Youth Ag-Summit: The Power of Starting a Movement

How do we feed a hungry planet, faced with ever-fewer resources, a growing global population and a rapidly ageing agricultural workforce? How will the next generation of farmers cope with the challenge of producing more with less? How do we get the brightest minds engaged in agriculture in the first place?

There’s no denying that farming faces a challenging future, which is why it was refreshing to see 100 energetic, passionate young agvocates came together at the Youth Ag-Summit in Brussels this October to find sustainable solutions to the most pressing issues in agriculture. Drawn from all corners of the globe, their backgrounds ranged from land and livestock farmers, to entrepreneurs reinventing agriculture through vertical farming or aquaponics, to profiles as diverse as ag policymaking, rural finance, and even entomophagy (or a passion for edible insects).

What did they have in common? A commitment to having an impact on food insecurity, not just in their own communities but in the world as a whole.

Sustainability, innovation and leadership were the watchwords of the week, as the young delegates heard from a host of experts on how their own actions will spearhead global efforts to make agriculture work for the coming generations. In the words of Diego Moscoso, YAS alumnus and founder of Mundo Croak, “Dare to do things differently. This is not only about cultivating food; this is about cultivating people.”

It was a message which resonated throughout the week. People have the power to make a difference, and in communities the world over, we can see examples of how individual ideas are changing the world. Just look at MIT Media Lab’s Caleb Harper, who encouraged delegates to seek to answer their own questions about ‘What if?’ – a tactic which led him from being a high school failure to developing the world’s first food computer at MIT. Or Hugh Evans, who electrified the room with his story of building a global anti-poverty movement from the ground up to win the support of world leaders. Whether they were gaining an insight into the heart of EU policymaking at the European Parliament, or seeing innovative solutions in action at the Hof ten Bosch Bayer ForwardFarm in the Belgian countryside, delegates were continually reminded that they will be the decision-makers of tomorrow. And those efforts started directly in Brussels, where delegates were tasked to work on their own ‘Thrive for Change’ projects, spending hours developing, prototyping and testing sustainable solutions to tackling food insecurity.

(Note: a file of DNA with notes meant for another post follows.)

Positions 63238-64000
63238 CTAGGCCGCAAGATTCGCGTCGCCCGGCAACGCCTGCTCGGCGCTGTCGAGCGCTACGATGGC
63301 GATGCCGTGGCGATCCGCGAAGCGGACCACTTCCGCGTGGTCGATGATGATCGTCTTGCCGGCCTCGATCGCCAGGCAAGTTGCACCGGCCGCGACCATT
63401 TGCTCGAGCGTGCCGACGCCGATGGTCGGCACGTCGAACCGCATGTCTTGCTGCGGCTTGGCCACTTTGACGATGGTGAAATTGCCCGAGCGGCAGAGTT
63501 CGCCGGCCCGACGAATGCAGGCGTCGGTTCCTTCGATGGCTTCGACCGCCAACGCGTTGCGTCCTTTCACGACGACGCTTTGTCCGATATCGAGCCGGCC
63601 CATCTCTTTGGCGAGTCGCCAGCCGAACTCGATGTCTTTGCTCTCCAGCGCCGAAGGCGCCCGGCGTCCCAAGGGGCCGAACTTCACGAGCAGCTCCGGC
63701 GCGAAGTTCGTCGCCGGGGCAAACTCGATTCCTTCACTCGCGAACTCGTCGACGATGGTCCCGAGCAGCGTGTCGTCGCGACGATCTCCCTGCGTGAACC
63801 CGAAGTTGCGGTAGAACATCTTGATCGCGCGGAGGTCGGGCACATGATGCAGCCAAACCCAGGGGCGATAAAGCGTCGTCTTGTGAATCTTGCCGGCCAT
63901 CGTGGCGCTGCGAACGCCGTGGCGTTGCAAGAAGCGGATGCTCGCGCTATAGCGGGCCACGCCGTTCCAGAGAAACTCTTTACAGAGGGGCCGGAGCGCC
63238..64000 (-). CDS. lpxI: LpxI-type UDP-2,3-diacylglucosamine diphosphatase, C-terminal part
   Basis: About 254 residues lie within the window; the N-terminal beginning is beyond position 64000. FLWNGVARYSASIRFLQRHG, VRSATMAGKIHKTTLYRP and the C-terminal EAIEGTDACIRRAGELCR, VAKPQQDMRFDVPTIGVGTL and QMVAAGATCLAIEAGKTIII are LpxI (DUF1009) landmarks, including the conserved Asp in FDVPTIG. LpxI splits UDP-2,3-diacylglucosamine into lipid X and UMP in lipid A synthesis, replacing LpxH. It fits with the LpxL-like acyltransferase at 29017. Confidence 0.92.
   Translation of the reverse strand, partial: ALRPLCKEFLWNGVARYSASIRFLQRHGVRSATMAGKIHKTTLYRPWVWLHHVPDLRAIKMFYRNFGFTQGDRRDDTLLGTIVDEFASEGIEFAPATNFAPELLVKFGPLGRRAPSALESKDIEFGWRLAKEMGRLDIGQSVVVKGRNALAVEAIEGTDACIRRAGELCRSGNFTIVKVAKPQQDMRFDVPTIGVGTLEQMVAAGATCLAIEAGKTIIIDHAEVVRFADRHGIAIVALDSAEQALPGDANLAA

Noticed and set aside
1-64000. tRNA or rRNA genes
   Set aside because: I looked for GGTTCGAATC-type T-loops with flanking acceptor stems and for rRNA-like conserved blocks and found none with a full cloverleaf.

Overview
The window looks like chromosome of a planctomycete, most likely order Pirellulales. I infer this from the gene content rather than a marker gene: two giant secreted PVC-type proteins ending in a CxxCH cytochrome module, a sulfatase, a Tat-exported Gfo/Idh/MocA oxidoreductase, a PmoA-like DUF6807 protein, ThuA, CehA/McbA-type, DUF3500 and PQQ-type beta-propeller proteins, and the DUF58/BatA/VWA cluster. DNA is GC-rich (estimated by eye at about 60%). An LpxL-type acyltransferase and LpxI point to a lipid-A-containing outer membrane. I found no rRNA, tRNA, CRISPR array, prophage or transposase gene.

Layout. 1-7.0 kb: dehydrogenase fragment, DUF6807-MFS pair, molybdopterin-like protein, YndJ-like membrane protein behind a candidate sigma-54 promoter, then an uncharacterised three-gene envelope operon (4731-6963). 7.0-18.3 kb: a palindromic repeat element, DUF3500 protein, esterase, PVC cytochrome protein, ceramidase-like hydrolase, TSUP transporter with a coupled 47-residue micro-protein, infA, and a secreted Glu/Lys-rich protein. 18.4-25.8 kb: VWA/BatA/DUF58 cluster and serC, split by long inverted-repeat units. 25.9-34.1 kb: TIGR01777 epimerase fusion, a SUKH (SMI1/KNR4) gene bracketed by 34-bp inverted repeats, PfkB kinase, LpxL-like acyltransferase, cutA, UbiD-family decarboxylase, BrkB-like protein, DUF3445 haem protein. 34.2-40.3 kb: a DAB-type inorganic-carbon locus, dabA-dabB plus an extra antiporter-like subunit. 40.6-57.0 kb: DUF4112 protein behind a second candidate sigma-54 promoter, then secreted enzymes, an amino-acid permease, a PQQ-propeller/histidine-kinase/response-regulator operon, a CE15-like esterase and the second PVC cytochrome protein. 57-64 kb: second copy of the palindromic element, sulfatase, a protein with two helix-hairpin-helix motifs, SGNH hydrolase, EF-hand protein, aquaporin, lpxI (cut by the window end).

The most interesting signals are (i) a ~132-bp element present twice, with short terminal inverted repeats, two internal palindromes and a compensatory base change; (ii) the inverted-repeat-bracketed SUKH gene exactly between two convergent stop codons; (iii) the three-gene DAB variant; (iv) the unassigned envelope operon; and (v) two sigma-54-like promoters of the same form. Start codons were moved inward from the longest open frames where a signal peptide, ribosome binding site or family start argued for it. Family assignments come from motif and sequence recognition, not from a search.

The result? Ten distinctly innovative projects, all of which could make a concrete difference in reaching Zero Hunger and meeting the UN Sustainable Development Goals, whether that’s through tackling unsustainable consumer behaviours, supporting older farmers in adapting to new technologies, or bridging the gender equality gap in the agricultural sector. And these plans will soon be put into action, with the top three projects seeing their ideas implemented with the help of Bayer funding.

In third place came “Imperfect Picks”, with a cartoon campaign to tackle food waste by promoting “ugly” fruit and veg to children. Winning €3,000 to develop their project, they aim to enable a broader cultural shift towards accepting food that appears blemished but is still of good quality.

Second place went to “Seeds of Change”, who will use their €5,000 prize to fund a grassroots project connecting young agricultural champions with school audiences, in order to bridge the disconnect between people who consume, and people who produce food.

Finally, taking home the grand prize of €10,000 to tackle gender inequality in the agricultural sector came “AGRIKUA” (“kua” being Swahili for “grow”). They plan to create an online professional platform for young Kenyan women involved in agriculture, connecting them to female mentors and partners as well as providing information on funding opportunities and work placements. Besides their funding, AGRIKUA’s members will receive training to make their project a reality, and will be invited back to Europe to present their project to a relevant stakeholder platform.

And not only did delegates contribute to building a sustainable food system through their project ideas; each and every delegate also committed to doing ‘Three Little Things’ in their everyday lives to impact on food security on their return home.

In a world often filled with pessimism over what the future holds, the Youth Ag-Summit showed that when young people are brought together and empowered to collaborate on pressing issues, innovative ideas can fly and positive solutions can come forward. But for the UN goals to be reached, everyone needs to do their part.

With the future of food security at stake, every individual has the power to start a movement, and a responsibility to act: starting from individual, everyday changes, to grassroots outreach in their communities, right up to building a global movement.

How will you commit to addressing food insecurity?

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